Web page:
Sundays in Italy are still fairly sacred, just like Britain 40 years ago. Sunday is the family day. Church bells ring in every town and village and after Mass there is the family lunch followed by siesta. The shops are closed and the roads are relatively empty. It’s a bonus day for the Via Francigena pilgrim.
Paul and I considered our options. Two days meandering through the paddies (54km) or one day straight down the old Roman road from Piacenza to Fidenza (40km). Suicidal from Monday through Saturday, it’s as quiet as a paddy on a Sunday and no mosquitoes.
It was Hobson’s choice. We opted for the Roman Road. Once again we were dressed and in the hotel lobby by 5.30 ready to leave. However the hotel manager was ready with our breakfast, which was included, so we postponed our start for 30 minutes while we grazed on the buffet.
Even leaving at 6am, Piacenza looked like Westworld during a systems failure. The place was deserted. Powered by fresh croissants and cappuccino from a Nescafé machine, soon the kilometres were flying by.
Paul and I have a standard approach to road walking which has served us well. I lead the way always wearing my bright orange fluorescent runners vest because it is a legal requirement and makes sense. Drivers can see us from a long way off and put down their iPhones to safely navigate around us. Paul follows, sneering at my attire and dressed from head to toe in tarmac grey. This unique combination of personalities is the underlying reason for our success to date.
This morning I decided to take a photograph and when I had stopped fiddling with the camera settings (generally “Landscape”, “Portrait”, “Pet” or “Gourmet”), I noticed Paul was already way ahead and he stayed there for the rest of the day probably just to prove the point.
It gave me a chance to wander behind thinking about Italy as we walked along the old Roman road and as the temperature rose to 34 degrees. Apart from a few days in Rome and the south in the mid 1970s and a more recent trip to Monza, I only know Italy from the golden age of Italian cinema in the post war years including de Sica’s Bicycle Thieves, Fellini’s great films of the 1950s and 1960s culminating in Roma 1972 and, best of all, Antonioni’s classics. After these first few days on the Italian VF it’s good to see so little has changed. Girls still buzz around town on Vespa type scooters, boys still manage to screech around corners in small Fiat and Lancia cars despite modern tyre technology and everyone else pops into a bar for an espresso in a tiny cup with a glass of water.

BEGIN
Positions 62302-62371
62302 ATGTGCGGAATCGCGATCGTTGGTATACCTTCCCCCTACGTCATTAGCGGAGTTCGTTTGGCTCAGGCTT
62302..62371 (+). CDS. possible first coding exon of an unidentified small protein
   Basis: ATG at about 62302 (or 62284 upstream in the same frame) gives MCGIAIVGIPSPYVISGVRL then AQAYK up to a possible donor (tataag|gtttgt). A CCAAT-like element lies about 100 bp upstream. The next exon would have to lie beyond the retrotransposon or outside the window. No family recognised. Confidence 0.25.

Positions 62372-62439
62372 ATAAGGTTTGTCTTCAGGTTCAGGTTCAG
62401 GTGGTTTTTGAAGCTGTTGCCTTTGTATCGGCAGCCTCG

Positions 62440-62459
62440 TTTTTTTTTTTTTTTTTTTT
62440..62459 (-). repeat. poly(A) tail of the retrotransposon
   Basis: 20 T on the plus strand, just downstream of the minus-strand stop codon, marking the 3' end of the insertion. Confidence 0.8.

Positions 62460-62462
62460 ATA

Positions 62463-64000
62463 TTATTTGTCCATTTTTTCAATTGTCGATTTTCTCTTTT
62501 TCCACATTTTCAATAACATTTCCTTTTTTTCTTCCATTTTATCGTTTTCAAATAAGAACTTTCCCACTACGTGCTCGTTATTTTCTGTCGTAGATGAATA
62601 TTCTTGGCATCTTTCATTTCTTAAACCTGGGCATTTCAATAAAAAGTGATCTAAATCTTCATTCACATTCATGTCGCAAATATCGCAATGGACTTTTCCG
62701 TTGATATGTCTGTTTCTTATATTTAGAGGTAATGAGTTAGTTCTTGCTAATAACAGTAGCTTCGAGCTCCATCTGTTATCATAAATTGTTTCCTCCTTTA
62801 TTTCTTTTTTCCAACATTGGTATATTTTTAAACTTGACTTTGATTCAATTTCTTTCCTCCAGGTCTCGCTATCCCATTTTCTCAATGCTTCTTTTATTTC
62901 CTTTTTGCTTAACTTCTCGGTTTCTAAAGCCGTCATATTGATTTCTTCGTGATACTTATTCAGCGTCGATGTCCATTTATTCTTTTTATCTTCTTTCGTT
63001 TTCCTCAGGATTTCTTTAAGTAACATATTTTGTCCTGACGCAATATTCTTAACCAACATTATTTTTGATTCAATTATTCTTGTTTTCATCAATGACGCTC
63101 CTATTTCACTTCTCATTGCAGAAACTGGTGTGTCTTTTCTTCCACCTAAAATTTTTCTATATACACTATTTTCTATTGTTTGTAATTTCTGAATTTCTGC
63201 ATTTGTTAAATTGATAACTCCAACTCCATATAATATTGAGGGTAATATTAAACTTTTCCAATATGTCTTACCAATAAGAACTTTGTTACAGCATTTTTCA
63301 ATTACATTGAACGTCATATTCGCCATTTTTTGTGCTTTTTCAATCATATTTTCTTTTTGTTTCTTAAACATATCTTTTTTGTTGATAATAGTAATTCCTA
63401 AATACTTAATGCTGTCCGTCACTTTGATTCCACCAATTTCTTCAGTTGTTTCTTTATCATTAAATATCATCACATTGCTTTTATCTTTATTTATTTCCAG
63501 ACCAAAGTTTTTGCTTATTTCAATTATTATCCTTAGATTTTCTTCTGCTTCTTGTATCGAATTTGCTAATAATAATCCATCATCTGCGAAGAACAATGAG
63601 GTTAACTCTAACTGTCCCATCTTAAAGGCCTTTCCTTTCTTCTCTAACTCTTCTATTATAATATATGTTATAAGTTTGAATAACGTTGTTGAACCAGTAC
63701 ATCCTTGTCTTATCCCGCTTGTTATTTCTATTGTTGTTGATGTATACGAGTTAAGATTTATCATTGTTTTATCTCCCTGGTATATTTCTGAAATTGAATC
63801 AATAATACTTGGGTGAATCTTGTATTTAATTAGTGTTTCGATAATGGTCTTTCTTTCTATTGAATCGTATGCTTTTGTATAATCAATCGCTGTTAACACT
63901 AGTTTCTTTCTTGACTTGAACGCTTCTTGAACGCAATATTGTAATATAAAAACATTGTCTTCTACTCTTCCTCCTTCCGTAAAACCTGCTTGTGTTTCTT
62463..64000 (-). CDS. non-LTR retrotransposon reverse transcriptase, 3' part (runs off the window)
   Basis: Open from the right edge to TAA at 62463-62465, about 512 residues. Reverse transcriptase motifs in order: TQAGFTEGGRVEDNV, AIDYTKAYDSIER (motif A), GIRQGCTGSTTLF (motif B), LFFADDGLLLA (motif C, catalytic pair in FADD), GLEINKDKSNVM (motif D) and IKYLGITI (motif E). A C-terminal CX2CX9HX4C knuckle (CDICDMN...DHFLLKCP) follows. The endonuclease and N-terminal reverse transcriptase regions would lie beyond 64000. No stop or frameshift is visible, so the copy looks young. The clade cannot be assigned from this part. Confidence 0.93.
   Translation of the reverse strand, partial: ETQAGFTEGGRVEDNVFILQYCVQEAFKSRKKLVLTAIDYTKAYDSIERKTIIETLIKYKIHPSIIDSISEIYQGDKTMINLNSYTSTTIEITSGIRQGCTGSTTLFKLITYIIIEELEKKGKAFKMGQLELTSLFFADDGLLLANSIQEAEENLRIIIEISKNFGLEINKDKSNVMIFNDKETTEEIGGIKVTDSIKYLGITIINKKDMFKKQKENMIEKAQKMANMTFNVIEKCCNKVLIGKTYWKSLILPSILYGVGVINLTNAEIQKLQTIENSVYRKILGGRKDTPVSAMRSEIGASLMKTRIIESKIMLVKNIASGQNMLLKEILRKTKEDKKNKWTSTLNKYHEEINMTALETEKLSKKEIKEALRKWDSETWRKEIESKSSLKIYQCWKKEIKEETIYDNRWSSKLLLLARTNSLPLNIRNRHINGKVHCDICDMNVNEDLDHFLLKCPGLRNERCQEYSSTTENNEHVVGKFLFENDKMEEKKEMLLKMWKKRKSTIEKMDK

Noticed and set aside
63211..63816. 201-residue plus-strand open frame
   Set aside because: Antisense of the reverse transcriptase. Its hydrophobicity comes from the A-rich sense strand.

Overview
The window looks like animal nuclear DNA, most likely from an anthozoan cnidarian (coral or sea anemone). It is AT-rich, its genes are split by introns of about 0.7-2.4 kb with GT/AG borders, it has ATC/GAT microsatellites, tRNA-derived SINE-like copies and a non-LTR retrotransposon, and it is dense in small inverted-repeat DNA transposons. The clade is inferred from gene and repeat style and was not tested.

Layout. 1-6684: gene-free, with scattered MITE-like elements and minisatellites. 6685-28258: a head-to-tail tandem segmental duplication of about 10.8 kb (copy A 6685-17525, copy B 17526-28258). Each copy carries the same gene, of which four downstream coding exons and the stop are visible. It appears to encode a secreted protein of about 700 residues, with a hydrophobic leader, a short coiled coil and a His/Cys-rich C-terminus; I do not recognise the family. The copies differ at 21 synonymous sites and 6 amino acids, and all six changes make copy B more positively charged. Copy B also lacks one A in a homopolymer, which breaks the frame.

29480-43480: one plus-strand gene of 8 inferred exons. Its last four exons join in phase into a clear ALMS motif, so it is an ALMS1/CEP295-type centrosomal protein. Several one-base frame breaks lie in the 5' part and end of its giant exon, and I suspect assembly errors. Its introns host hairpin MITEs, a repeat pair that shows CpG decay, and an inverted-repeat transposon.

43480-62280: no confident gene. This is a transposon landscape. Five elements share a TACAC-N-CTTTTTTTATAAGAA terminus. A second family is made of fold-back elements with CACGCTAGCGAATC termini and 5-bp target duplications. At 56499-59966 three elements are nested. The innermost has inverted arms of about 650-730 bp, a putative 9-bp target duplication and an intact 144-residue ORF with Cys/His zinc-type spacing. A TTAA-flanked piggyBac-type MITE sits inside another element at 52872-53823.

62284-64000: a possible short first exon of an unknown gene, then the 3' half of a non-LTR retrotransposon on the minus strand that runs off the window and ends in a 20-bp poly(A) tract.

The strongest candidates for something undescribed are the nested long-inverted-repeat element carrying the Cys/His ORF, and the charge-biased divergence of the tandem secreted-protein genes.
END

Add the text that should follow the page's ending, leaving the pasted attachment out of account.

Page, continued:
Motorsport is in the blood. Look at their sports cars. And look at the way they drive. It’s quite acceptable for a tiny Fiat with stripes to attempt an overtaking manoeuvre on a line of Lancias, Maseratis and Fiats, straining down the wrong side of the highway with a truck bearing down on the aspiring racing driver. Just as I’m reaching for my telephone to call an ambulance, the Fiat dives into a gap in the cars about the size of a parking space and the truck roars past. Out pops the Fiat again to complete the manoeuvre. The only car in Italy which is driven with grace and dignity is the Ferrari. I saw all that, this morning.
The Italians were in Camino mood. Several drivers expressed solidarity by slowing down, lowering a window and shouting “Buen Camino”. Many tooted their horns. A fire engine with blue lights and sirens sped past us and as we waved so they cheered us and blew their horns. It really makes a difference to us.
We arrived safely in the pleasant town of Fidenza. After a shower I went straight out in search of a gelato. Every gelato you eat in Italy is the best in the world. Just like in those old films. But whatever happened to Italian cinema?
Paul leading the way today
Stand well back from these guys
A field of plum tomatoes
The daily temperature
Every gelato shop is the best